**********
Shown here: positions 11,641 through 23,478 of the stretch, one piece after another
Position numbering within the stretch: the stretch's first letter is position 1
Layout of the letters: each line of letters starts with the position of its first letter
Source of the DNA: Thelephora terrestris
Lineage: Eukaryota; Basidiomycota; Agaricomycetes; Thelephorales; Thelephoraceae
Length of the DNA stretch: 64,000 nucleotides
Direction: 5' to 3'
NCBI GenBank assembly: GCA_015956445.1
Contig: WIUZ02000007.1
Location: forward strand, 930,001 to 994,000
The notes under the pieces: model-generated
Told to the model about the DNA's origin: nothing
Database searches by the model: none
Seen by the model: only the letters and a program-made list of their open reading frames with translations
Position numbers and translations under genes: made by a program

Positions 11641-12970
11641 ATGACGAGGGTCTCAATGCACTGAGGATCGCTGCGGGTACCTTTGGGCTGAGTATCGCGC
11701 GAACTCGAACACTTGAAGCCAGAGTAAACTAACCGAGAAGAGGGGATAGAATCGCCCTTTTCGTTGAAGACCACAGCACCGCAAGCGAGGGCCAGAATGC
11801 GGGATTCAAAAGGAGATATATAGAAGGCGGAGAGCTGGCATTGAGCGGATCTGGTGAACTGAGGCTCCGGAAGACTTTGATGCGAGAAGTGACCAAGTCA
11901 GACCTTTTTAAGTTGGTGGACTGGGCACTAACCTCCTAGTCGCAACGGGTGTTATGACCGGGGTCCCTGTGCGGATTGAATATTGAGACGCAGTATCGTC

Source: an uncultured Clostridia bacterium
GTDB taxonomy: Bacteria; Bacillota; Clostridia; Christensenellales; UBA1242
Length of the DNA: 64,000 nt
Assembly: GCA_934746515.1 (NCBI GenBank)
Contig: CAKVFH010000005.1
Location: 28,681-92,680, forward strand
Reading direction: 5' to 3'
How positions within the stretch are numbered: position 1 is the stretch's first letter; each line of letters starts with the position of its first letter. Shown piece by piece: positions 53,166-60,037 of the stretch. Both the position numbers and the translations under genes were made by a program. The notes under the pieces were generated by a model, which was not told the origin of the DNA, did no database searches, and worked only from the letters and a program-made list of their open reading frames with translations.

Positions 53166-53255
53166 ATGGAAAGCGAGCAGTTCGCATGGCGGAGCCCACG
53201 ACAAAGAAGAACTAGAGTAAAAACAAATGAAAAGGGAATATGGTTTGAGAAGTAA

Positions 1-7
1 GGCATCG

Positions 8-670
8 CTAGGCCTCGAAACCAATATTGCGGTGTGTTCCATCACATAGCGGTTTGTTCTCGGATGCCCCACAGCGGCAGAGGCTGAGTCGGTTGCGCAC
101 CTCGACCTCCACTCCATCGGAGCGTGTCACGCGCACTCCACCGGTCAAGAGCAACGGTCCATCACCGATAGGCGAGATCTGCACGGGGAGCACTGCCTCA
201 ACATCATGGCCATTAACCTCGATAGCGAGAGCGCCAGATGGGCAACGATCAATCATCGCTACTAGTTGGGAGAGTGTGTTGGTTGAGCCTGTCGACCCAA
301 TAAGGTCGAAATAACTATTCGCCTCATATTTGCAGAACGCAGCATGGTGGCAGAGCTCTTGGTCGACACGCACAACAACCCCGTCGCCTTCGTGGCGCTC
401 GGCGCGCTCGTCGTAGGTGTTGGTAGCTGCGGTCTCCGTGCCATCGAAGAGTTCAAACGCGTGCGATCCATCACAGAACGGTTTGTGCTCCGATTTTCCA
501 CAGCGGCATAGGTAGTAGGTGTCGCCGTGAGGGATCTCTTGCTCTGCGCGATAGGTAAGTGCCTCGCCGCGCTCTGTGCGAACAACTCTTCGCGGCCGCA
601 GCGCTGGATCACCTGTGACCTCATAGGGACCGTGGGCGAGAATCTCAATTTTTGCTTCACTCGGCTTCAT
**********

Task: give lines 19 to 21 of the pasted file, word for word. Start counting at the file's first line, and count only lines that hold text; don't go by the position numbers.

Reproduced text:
11801 GGGATTCAAAAGGAGATATATAGAAGGCGGAGAGCTGGCATTGAGCGGATCTGGTGAACTGAGGCTCCGGAAGACTTTGATGCGAGAAGTGACCAAGTCA
11901 GACCTTTTTAAGTTGGTGGACTGGGCACTAACCTCCTAGTCGCAACGGGTGTTATGACCGGGGTCCCTGTGCGGATTGAATATTGAGACGCAGTATCGTC

Source: an uncultured Clostridia bacterium